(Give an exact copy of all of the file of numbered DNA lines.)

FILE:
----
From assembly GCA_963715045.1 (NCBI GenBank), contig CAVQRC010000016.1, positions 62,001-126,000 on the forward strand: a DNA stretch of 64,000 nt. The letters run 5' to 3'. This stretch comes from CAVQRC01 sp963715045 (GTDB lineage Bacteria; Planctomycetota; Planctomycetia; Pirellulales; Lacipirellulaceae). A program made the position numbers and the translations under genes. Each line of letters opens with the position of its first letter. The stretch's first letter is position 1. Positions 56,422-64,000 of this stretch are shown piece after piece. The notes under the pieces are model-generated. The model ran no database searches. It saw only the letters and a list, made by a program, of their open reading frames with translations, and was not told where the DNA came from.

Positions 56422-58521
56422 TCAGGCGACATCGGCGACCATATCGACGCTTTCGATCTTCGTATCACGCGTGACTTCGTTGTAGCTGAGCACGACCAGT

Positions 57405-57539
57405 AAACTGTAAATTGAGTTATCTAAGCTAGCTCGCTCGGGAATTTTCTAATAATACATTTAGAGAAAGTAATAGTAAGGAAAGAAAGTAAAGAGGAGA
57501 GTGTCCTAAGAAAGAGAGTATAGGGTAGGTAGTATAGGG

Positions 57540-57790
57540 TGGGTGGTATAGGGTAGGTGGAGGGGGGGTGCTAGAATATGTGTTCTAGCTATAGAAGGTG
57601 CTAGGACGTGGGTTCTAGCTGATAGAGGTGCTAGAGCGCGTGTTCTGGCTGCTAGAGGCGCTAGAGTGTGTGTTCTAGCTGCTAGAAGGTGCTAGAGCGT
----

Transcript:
From assembly GCA_963715045.1 (NCBI GenBank), contig CAVQRC010000016.1, positions 62,001-126,000 on the forward strand: a DNA stretch of 64,000 nt. The letters run 5' to 3'. This stretch comes from CAVQRC01 sp963715045 (GTDB lineage Bacteria; Planctomycetota; Planctomycetia; Pirellulales; Lacipirellulaceae). A program made the position numbers and the translations under genes. Each line of letters opens with the position of its first letter. The stretch's first letter is position 1. Positions 56,422-64,000 of this stretch are shown piece after piece. The notes under the pieces are model-generated. The model ran no database searches. It saw only the letters and a list, made by a program, of their open reading frames with translations, and was not told where the DNA came from.

Positions 56422-58521
56422 TCAGGCGACATCGGCGACCATATCGACGCTTTCGATCTTCGTATCACGCGTGACTTCGTTGTAGCTGAGCACGACCAGT

Positions 57405-57539
57405 AAACTGTAAATTGAGTTATCTAAGCTAGCTCGCTCGGGAATTTTCTAATAATACATTTAGAGAAAGTAATAGTAAGGAAAGAAAGTAAAGAGGAGA
57501 GTGTCCTAAGAAAGAGAGTATAGGGTAGGTAGTATAGGG

Positions 57540-57790
57540 TGGGTGGTATAGGGTAGGTGGAGGGGGGGTGCTAGAATATGTGTTCTAGCTATAGAAGGTG
57601 CTAGGACGTGGGTTCTAGCTGATAGAGGTGCTAGAGCGCGTGTTCTGGCTGCTAGAGGCGCTAGAGTGTGTGTTCTAGCTGCTAGAAGGTGCTAGAGCGT